Tuesday, May 23, 2006

AIUSA to Highlight Emerging Problems with Private Military Contractors During 2006 Annual Report Release

WASHINGTON - May 23 - Amnesty International USA (AIUSA) today highlighted the role of private military contractors in the U.S. government's current system for outsourcing key military detention, security and intelligence operations. Such outsourcing fuels serious human rights violations and undermines accountability, the organization stated at the release of its 2006 Annual Report on the status of human rights in 150 countries.

"The United States has become a world leader in avoiding human rights accountability; a case in point is the reliance of the United States government on private military contractors, which has helped create virtually rules-free zones sanctioned with the American flag and fire power," said Larry Cox, who became AIUSA's executive director May 1. "Business outsourcing may increase efficiency, but war outsourcing may be facilitating impunity. Contractors' illegal behavior and the reluctance of the U.S. government to bring them to justice are further tarnishing the United States' reputation abroad, hurting the image of American troops and contributing to anti-American sentiment. These results are a distressing return on the U.S. taxpayers' billion-dollar- plus investment and undermine what remains of U.S. moral authority abroad."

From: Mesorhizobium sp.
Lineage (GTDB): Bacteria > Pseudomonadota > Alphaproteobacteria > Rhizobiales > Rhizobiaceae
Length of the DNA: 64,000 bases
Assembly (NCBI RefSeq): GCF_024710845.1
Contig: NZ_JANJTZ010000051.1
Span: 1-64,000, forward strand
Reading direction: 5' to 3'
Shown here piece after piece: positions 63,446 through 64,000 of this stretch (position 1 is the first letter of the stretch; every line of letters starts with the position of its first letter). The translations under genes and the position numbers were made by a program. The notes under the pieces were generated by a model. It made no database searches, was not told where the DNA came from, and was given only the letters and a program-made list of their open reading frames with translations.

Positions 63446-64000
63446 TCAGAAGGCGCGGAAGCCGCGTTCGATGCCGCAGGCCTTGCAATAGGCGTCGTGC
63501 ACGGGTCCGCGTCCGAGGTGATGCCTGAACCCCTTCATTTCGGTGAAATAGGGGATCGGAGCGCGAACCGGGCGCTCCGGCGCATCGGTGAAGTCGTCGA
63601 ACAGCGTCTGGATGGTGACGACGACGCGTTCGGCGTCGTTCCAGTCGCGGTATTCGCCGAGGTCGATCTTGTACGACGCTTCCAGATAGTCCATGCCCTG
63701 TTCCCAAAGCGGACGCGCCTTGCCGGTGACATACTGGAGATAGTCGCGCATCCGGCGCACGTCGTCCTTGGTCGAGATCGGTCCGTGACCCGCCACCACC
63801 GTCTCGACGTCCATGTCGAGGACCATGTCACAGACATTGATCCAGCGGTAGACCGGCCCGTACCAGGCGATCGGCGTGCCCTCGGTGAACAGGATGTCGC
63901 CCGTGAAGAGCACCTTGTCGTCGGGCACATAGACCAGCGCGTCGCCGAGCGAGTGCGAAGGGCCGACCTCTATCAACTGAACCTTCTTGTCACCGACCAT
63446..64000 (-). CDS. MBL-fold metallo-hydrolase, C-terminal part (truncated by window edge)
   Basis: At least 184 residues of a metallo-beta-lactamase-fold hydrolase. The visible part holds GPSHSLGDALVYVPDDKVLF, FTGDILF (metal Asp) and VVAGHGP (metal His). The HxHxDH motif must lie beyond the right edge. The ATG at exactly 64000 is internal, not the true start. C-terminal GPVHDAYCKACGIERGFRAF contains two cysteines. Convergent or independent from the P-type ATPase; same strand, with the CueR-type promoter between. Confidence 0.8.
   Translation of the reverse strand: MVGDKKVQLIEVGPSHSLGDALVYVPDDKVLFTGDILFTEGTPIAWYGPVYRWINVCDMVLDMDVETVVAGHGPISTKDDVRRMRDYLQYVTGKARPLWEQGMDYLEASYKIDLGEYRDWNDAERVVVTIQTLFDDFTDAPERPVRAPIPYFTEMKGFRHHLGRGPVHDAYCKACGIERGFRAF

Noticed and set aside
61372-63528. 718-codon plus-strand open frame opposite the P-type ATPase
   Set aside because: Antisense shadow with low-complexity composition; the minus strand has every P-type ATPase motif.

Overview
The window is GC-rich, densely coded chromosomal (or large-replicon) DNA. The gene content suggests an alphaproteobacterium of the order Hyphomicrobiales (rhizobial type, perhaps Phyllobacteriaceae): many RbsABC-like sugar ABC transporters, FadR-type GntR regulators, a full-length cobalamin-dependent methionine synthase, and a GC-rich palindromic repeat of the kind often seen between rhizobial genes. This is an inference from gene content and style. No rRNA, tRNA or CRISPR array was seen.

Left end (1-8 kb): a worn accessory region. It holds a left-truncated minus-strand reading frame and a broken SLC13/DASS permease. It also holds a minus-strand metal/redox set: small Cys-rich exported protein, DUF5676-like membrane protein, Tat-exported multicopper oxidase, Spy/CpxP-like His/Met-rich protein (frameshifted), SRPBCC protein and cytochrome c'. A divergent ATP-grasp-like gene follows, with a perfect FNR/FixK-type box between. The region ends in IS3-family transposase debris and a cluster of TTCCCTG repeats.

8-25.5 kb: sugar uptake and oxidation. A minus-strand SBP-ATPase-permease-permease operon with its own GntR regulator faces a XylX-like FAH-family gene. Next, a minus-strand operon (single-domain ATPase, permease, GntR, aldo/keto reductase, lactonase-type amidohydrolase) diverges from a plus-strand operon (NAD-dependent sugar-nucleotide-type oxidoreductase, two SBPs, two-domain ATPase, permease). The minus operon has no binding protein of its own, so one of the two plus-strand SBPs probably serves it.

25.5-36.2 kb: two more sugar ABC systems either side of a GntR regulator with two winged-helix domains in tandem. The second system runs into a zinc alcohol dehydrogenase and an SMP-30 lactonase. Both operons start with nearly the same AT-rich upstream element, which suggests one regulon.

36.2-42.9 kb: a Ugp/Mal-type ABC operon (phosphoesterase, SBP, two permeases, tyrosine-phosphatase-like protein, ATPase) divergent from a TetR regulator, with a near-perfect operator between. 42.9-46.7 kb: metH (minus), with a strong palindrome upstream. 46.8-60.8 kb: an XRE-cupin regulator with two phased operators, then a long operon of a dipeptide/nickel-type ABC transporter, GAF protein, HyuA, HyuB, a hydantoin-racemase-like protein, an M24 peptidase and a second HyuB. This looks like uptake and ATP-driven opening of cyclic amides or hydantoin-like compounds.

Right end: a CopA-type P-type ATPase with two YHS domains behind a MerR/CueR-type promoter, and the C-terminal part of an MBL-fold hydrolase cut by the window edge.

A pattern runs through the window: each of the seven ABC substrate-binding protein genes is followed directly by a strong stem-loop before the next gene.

In the rush to war and with little notice, the U.S. government has outsourced billions of dollars in contracts to private military contractors, leaving to civilians some of the most essential and sensitive functions in the war, including protecting supply convoys, translating during interrogations and conducting interrogations. Despite the weak requirements for reporting crimes, allegations have surfaced implicating civilians working for the U.S. government in mistreatment of Iraqi and Afghan civilians, including hundreds of incidents of shootings at Iraqi civilians, several deaths in custody and involvement in the Abu Ghraib torture scandal.